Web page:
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Snowden’s five “red flags”


On Christmas day of 2011, Chronicle.SU was first to raise massive public suspicion about a very influential Anonymous “Leader,” Sabu. Fans of Anonymous, including Barrett Brown, denied and laughed off these claims with vicious accusations of “trolling.” Sabu was later outed as an agent of the FBI by Fox News in March of 2012, and his cooperation led directly to the arrests of Jeremy Hammond and Jake Davis.

In the past week, the story of Joseph Snowden has unraveled in ways which are much different than the tale of Sabu and even more bombastic, despite the fact that stories about similar wiretapping date as far back as 1988.

In my already very inflated opinion, the story of Snowden is far more suspicious and full of more horrifying “red flags” (Dramatic headline?) than the case of Sabu. Skeptics such as Naomi Wolf have been mocked and labeled conspiracy theorists by Snowden supporters for saying similar things.

  1. Snowden has made very few documents available to the public, unlike Bradley Manning. He has said this is because he doesn’t want to threaten the security of the United States, despite the fact that one of his latest disclosures revealed vital details of American espionage operations in China, something which is arguably far more damaging for U.S. security than anything Manning leaked.
  2. Snowden, unlike most other leakers, acted against his own interests and didn’t remain anonymous. Snowden responded to questioning with boggling statements, “I think that the public is owed an explanation of the motivations behind the people who make these disclosures that are outside of the democratic model. When you are subverting the power of government, that’s a fundamentally dangerous thing to democracy. And if you you do that in secret consistently, y’know, as the government does when it wants to benefit from a secret action that it took, it’ll kind of give its officials a mandate to tell the press about this thing and that thing, so the press is on our side.” (Video) While hiding from prosecution in Hong Kong, Snowden also said, “I have no intention of hiding who I am because I know I have done nothing wrong.”
  3. Snowden first approached the Washington Post before contacting Glenn Greenwald, the much-loved internet pundit known for lionizing WikiLeaks — certainly not someone who is known for reporting on anything but his own opinion (not that he isn’t perfectly capable of reporting). Snowden refused to work with the Washington Post because his contact there could not publish the first story within 72 hours.
  4. Snowden is taking a world tour of the most hated enemies of America still present in popular memory. Joe Sixpack makes no distinction between Hong Kong and China or between Russia and the Soviet Union.
  5. Snowden claimed that he got the job at Booz Allen with the intent of leaking documents, which conflicts with his narrative that he was just a concerned guy who saw some bad stuff. Before working at Booz Allen, Snowden worked for the CIA.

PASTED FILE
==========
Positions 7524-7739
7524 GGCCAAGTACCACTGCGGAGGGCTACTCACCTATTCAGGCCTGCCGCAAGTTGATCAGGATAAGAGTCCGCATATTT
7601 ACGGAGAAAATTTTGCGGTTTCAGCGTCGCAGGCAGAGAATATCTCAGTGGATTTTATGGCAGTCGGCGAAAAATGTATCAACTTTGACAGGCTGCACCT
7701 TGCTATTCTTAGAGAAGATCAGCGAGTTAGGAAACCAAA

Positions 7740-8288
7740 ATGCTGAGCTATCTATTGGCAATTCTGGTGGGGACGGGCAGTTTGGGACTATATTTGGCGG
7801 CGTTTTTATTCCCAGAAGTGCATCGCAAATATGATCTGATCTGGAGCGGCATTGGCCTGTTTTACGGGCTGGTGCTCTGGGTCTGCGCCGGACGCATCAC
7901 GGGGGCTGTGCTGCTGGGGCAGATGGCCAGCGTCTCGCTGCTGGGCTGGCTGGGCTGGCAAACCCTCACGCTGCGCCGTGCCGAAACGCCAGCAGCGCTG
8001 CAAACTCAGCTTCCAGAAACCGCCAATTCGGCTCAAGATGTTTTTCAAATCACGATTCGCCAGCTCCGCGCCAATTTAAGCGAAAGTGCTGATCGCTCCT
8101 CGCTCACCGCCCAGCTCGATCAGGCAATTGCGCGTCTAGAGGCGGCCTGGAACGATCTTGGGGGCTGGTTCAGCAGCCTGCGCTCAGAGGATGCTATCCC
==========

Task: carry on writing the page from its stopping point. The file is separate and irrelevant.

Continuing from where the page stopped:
Whether or not you believe any of this points to a false-flag triple-agent mindfuck conspiracy scenario, I have little doubt that Snowden has brought forth enormous boons — for a government that is ever in search of new demons to sacrifice for internet control.

6 replies on “Snowden’s five “red flags””

Before the NSA leak, the US government came out and accused China of hacking our shit, saying there are spy games which are okay to play, and those which aren’t. China’s out of line. I think that is why Snowden dropped the shit on American hacks into China.

“Chinese hackers” were a huge technophobic preying point for the U.S. government to prop up as enemies in order to recruit young minds that would rather be working as high-frequency trading programmers on wall street, making the big ones, essentially. Instead, we have a government so hell-bent on disgusting nationalism that the wall street job creators are now going to work for the mega-industrial spy-complex.

No more trickle down effect thanks to blowblahma.

I asked Jacob Applebaum what we should think of the Stratfor “leaks” now that it was known to be released with DOJ approval. What I got in return was a link, this at his Tweet feed #ioerror, that was a phishing attempt.

The Stratfor disinformation dump contained NO references to the biggest names in internet censorship and surveillance (Mitre and Booz Allen) and for being the biggest set of leaks of all time, this was extremely suspicious to any intelligence buff. It also bears mentioning that the Stratfor episode of WikiOps is the one alleging that a secret indictment against Assange was being prepared. In other words, the DOJ released a “data dump” that deliberately revealed a secret indictment and Applebaum considers any questioning of this matter to be fighting words.

Remember, Jacob made Manning’s leaks (which hardly anyone can name) and the subsequent example that was made of them possible.

I knew Jacob when he was a teenager on the streets of Santa Rosa. I know the crowd that took him in VERY well and they are NOT what they seem.

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